Fish Oil Supplementation in Patients with Defibrillators
Jenkins DJA et al., Canadian Medical Association Journal. 178(2): 157-164. (2007)
Clinical Nutrition and Risk Factor Modification Centre and the Department of Medicine and Divisions of Endocrinology and Metabolism and Cardiology, St Michael’s Hospital, Toronto, Ont.; the Departments of Nutritional Sciences and Biostatistics
Selected heart patients at significant risk for potentially life-threatening cardiac problems including arrhythmias are inserted with implantable cardioverter defibrillators (ICD units). Patients with ICDs at considerable risk for fatal ventricular arrhythmias have been utilized in a small number of clinical trials where daily supplementation with DHA/EPA (from fish oil) as compared to placebo (control) have been conducted for periods of one or two years in duration. The present authors reviewed (via meta-analysis) the overall findings from the three studies as reviewed which fulfilled appropriate criteria for analysis. The daily dose levels of DHA/EPA (combined) were 2000 mg, 1300 mg and 900 mg. All studies included in the present analysis were considered to be of high quality by appropriate standards for randomized clinical trials.
The relative risk of adverse effects of DHA/EPA omega-3 therapeutics showed a relative risk of 0.74 (26% reduction), 1.24 (24% higher risk), and 0.90 (10% lower risk) for an overall assessment yielding a relative risk of 0.93 (7% below unity) leading to the final conclusion of no overall benefit of DHA/EPA omega-3 supplementation from fish oil in such patients. When the authors performed a meta-analysis of all-cause mortality from these three studies of fish oil supplementation (patients with ICD units), considerable heterogeneity between studies was again observed and the overall relative risk from the combined studies was 0.70 (30% below unity) which was deemed to be statistically insignificant. The authors concluded that ‘At present, the use of fish oils in patients with implantable cardioverter defibrillators appears to warrant caution’.
Dr. Holub's Comments:
It has been known for some time (as confirmed in the present review) that considerable variability in the overall effects of supplementation with fish oil enriched in DHA/EPA is observed between trials and particularly across individual patients having implanted defibrillators. This has led to the general conclusion that further studies are needed to evaluate the potential benefits/risks in patients on such units before any general strategy regarding supplementation can be recommended in the clinical community. For the vast majority of patients with coronary heart disease not on defibrillators, the American Heart Association has recommended 900 mg-1000 mg DHA/EPA combined per day. This is based partly on the GISSI study with fish oil supplementation that indicated a 30% and 45% reduction in cardiovascular disease-mortality in sudden cardiac deaths, respectively.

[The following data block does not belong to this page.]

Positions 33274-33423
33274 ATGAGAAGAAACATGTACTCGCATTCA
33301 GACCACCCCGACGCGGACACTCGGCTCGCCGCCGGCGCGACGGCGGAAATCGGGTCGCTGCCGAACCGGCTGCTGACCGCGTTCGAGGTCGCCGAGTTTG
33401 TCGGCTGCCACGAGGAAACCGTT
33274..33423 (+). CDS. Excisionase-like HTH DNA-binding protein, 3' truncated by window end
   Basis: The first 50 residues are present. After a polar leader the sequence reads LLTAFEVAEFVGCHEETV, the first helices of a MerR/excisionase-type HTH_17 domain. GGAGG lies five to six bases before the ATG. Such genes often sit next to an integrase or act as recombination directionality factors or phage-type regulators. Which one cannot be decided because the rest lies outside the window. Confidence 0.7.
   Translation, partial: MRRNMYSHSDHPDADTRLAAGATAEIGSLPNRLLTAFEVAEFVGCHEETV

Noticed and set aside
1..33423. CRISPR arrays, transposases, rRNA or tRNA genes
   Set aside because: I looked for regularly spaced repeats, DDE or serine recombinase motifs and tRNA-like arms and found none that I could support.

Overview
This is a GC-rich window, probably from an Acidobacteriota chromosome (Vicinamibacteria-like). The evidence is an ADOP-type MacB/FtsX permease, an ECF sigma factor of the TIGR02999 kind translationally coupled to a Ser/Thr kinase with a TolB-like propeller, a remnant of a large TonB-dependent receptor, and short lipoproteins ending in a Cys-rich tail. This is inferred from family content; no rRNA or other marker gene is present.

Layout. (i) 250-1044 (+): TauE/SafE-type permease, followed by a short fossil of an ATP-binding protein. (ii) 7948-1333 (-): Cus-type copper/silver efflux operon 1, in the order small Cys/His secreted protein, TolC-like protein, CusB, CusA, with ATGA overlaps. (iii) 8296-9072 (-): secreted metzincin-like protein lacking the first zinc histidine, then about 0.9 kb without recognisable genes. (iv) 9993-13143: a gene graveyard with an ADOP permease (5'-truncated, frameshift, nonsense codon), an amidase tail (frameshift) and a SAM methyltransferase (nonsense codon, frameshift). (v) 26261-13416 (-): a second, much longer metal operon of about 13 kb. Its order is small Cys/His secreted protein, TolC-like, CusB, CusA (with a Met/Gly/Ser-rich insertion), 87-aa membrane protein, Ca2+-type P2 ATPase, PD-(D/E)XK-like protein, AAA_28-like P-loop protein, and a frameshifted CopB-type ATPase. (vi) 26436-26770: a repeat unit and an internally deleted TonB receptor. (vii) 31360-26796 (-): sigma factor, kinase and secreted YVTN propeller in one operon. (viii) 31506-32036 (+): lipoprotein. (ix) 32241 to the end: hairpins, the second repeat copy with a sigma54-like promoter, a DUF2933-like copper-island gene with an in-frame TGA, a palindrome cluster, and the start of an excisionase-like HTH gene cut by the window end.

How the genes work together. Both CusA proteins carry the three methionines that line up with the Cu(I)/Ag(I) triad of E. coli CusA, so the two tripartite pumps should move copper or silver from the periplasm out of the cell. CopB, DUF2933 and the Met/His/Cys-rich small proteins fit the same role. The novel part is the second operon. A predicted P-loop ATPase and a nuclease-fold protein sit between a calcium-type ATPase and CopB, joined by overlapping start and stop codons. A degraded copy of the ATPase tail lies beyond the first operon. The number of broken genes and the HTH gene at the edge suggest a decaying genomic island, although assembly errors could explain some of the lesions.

This recent review in the Canadian Medical Association Journal resulted in an article in the Globe and Mail (Tuesday, January 15th, (Toronto)) on page L-4 entitled ‘Benefits of Fish Oil May Be Overblown’. It is rather unfortunate that the specific patient population (those on ICD units addressed in the review by Jenkins et al.) did not get translated clearly into the title of the newspaper article. Comments regarding caution in taking omega-3 supplements from fish oil and others were included in the article without referring to patients with ICD units specifically.
It should also be pointed out that reviews of the many studies on fish consumption and mortality from cardiovascular disease have indicated that at least 5 servings of fish per week appear to reduce cardiac mortality by approximately 40%. In this regard, it is no noted 5 fatty fish servings per week corresponds to approximately 650-700 mg of DHA/EPA daily. The average daily consumption amongst adults in North America for DHA/EPA (combined) is approximately 120-140 mg which is only a fraction of average intakes reported for male adults in Japan (approximately 850 mg/day). The highest intakes of DHA/EPA (combined) are in Northern Quebec (amongst the Inuit) where the average is approximately 2100 mg/day. For the general public in the US, the Food and Drug Administration have indicated that up to 3000 mg DHA/EPA (combined) is considerably generally safe for most people with up to 2000 mg/day coming from supplementation and the remaining 1000 mg/day from food sources (such would include fish/seafood and foods/functional foods containing DHA/EPA) The overall question for the clinical community as to whether supplementation with higher doses of DHA/EPA or not in patients implanted with defibrillators is likely to be beneficial remains unanswered at present until future randomized controlled clinical trials are performed and subjected to peer-review for publication in highly reputable medical/nutrition journals.